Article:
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adam m lucas
17th April 2017, 09:28 PM
Hi All - I am about to enter the world of photography once again following a few years in the wilderness. A question please and I would be grateful for any comments. I'm thinking of either the Fuji XT2 or Olympus omd 1 mark 2 ( 20mp )

Is micro 4/3 now on a par with latest offerings from Fuji / Nikon etc ?
Is DR now very similar to Fuji / Nikon offerings - Retention in highlights etc ?
Can micro 4/3 print as large and provide prints as crisp with great tonality as Nikon / Fuji can ?

Micro 4/3 appeals and I now some of the Zuiko glass is superb.

Thanks for your thoughts guys - Kind regards , Adam

pdk42
17th April 2017, 10:13 PM
Hi Adam,

I'm sure you'll get lots of opinions on this subject! As you'd expect of a member on this forum, I'm an Olympus user and enthusiast, but I do try to be as objective as I can when comparing to other systems. In the case of Fuji, I did in fact run a Fuji camera alongside my Olympus cameras for a few months to get a feel for how they compare. In the end I decided to let the Fuji go. Here are the main pros and cons as I see them:

Fuji - pros:
- Slightly better noise performance at high ISOs
- Old-school controls - aperture dial on lens, shutter speed on body
- (on XT2) Nice flip screen implementation
- Some excellent lenses - especially the primes

Fuji - cons:
- X-Trans sensor configuration yields raw files that are difficult to process well
- No in-body image stabilisation
- Lack of some worthwhile features found on Olympus cameras - see Oly pros below
- Lenses are generally bigger and heavier than u43 lenses
- Lens range not as extensive as u43 (although arguable all you need is there)


Olympus pros:
- IBIS is superb. For example I can reliably take shots at 24mm equiv FL at 8s using the E-M1ii + 12-100 lens.
- Some great features on the E-M1ii, for example:
... - Livetime & livecomp exposure modes make long-exposure photography easy - they are especially good for landscape shooting with ND filters
... - Focus stacking - great for macro photography
... - Hi-Res mode works extremely well for some subjects (still-life, landscapes)
- Lens range is amazing - huge and of great quality
- E-M1ii is amazingly fast - whether that be AF speed, burst modes (18fps with AF, 60fps without), buffer clearing or whatever.

Olympus cons:
- Will show noise more readily at higher ISOs (the E-M1ii will likely be between a half-stop and stop behind the Fuji XT2)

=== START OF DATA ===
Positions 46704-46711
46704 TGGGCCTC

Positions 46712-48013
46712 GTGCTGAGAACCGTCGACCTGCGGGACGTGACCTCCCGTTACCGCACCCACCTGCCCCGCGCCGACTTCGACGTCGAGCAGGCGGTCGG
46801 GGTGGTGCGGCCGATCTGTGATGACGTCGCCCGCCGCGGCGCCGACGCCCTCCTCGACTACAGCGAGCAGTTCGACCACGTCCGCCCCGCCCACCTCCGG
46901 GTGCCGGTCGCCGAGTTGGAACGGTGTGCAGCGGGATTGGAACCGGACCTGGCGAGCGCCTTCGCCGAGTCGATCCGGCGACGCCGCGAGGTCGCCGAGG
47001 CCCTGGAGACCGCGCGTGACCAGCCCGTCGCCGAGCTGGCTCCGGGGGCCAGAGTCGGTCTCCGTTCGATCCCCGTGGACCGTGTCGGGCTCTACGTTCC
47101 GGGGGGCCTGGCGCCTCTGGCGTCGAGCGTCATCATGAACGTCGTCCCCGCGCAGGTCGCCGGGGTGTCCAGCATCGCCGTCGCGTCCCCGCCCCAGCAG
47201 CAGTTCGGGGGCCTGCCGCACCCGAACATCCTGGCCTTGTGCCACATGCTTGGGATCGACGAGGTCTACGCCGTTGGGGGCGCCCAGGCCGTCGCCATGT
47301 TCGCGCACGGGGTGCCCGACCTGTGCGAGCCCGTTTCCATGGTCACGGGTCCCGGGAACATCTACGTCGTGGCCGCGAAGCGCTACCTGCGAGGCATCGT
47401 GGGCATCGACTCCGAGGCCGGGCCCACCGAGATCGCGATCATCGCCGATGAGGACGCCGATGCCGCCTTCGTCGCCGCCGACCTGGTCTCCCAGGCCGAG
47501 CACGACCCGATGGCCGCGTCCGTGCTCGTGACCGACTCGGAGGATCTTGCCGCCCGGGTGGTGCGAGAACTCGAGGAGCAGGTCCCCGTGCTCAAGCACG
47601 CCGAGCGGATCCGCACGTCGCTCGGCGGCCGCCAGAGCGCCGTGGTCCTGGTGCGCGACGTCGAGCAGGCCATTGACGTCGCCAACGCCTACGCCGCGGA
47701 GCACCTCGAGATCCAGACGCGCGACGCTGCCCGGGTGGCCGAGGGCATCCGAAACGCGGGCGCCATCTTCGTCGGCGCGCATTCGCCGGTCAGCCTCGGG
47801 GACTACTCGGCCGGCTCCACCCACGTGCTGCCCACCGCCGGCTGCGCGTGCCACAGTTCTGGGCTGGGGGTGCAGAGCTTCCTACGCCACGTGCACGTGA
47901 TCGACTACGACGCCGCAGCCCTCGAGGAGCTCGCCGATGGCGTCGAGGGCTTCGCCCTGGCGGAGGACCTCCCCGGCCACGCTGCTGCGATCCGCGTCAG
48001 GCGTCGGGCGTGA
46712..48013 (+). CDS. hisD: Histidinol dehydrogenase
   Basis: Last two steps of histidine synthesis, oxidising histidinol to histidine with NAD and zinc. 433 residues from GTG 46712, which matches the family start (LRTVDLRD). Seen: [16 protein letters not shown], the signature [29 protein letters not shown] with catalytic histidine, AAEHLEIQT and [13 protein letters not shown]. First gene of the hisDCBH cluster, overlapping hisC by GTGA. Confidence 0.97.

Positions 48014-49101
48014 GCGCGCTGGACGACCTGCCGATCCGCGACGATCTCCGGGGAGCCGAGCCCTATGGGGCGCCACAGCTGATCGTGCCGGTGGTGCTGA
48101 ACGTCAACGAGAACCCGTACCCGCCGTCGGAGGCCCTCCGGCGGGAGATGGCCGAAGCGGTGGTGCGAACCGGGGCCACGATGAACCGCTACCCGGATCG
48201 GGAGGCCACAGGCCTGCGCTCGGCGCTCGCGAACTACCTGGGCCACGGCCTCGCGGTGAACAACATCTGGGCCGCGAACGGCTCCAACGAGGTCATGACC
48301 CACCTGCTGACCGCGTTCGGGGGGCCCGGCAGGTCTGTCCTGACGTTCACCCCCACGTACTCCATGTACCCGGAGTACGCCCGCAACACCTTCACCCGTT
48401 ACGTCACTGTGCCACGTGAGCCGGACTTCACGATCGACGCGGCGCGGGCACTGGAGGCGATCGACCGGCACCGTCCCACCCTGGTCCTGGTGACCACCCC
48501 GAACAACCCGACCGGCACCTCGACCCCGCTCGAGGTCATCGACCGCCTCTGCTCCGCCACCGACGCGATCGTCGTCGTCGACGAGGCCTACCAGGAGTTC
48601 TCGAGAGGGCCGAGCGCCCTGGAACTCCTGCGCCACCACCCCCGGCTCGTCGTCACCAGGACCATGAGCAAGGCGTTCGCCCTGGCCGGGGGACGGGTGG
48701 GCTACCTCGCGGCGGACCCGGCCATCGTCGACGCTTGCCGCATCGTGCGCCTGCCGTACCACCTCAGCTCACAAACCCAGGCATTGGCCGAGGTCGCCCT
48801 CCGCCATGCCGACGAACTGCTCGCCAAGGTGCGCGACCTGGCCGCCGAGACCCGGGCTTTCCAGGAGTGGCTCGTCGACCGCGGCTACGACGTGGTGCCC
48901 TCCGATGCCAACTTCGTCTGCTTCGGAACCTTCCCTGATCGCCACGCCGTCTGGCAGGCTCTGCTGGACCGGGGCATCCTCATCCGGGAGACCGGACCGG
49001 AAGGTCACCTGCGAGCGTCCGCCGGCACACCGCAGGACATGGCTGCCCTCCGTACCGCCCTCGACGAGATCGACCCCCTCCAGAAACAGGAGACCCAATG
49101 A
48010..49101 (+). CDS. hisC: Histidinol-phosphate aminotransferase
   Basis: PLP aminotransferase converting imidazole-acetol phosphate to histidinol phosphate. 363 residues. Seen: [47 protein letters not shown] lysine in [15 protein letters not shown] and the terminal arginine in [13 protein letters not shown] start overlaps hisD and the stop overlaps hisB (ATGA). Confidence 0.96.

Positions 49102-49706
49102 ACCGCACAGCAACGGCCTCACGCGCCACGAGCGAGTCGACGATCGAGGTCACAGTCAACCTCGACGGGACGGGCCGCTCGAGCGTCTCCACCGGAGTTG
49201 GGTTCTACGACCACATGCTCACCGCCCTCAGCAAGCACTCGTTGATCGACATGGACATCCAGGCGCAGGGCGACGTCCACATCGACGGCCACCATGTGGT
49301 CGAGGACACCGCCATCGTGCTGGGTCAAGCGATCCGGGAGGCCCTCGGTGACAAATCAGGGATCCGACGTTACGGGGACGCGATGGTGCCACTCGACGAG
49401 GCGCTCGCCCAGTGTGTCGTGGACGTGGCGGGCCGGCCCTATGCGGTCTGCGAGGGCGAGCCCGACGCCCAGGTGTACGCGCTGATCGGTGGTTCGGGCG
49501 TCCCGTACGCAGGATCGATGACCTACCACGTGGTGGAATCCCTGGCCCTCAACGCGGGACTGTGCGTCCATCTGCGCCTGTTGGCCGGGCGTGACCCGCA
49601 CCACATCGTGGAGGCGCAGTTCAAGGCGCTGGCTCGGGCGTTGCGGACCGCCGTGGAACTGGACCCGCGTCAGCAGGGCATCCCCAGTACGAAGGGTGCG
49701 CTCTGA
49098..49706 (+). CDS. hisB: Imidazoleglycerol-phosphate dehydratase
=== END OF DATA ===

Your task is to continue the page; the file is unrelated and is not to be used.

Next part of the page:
- Menu ergonomics can be complex
- E-M1ii is pricey

Things they both do well

- They will both allow you to produce big prints of excellent quality - at least up to 16x20 at up to ISO 1600. See the Imaging Resource review of the cameras and look at the printing performance section in each review.
- DR and noise handling is excellent with the nose going to Fuji
- AF on both the XT2 and E-M1ii is now snapping at the heels of the high-end DSLRs. It's not quite as good, but will be more than enough for most people.


To answer your specific questions:

Is micro 4/3 now on a par with latest offerings from Fuji / Nikon etc ?
Depends what you mean by "on a par".

If you mean image quality (IQ), then I'd argue that the latest 20Mp u43 is pretty close to the latest 24Mp APS-C cameras (so Fuji, Nikon). It'll show a little more noise at higher ISOs but only you can decide if that's important to you. There's probably a half to one stop difference between the E-M1ii and the XT2 and I'd doubt you'd ever see it on a print. Canon APSC is equal at best to the E-M1ii, and worse in some people's opinion. Jumping to FF cameras will provide a noticeable step up from both u43 and APSC - but only if you really need that step up. If all the walls you climb are 10' high, it won't matter whether your ladder is 12' or 20' (except for the size and weight)! If you do a lot of heavy PP or low light shooting then FF might be a better choice.

If you mean features, usability, speed etc - then I think u43 is actually quite a bit ahead - especially the E-M1ii. IBIS alone is a game changer and the Olympus IBIS is the market leader.

If you mean C-AF, then I think mirrorless in general is snapping at the heels of high-end DSLRs, but the DSLRs still reign supreme at that. The best mirrorless cameras for CAF are the E-M1ii, the XT2 and (maybe) the Panasonic GH5. If absolute AF performance is important, then something like a Nikon D500 or Canon 7Dii is probably the better choice.

Is DR now very similar to Fuji / Nikon offerings - Retention in highlights etc ?
Take a look at Bill Claff's site for comparisons. Here's a comparison of the E-M1ii vs the XT2:

http://photonstophotos.net/Charts/PDR.htm#FujiFilm%20X-T2,Olympus%20OM-D%20E-M1%20Mark%20II

Personally I think that DR on the E-M1ii and Pen-F is pretty good, and I do a lot of landscape shooting where DR is important.

Can micro 4/3 print as large and provide prints as crisp with great tonality as Nikon / Fuji can ?
Absolutely. Print is a pretty forgiving medium. Unless you mean mega-big (20" x 30" or larger) then I doubt you'd find u43 lacking. This what Imaging Resource said about the E-M1ii's print quality:


ISO 64 prints look absolutely superb at 30 x 40 inches (except for reduced dynamic range), with super-sharp detail, excellent color renditioning and an amazing amount of three dimensional "pop" to them. These are simply superb prints in every regard.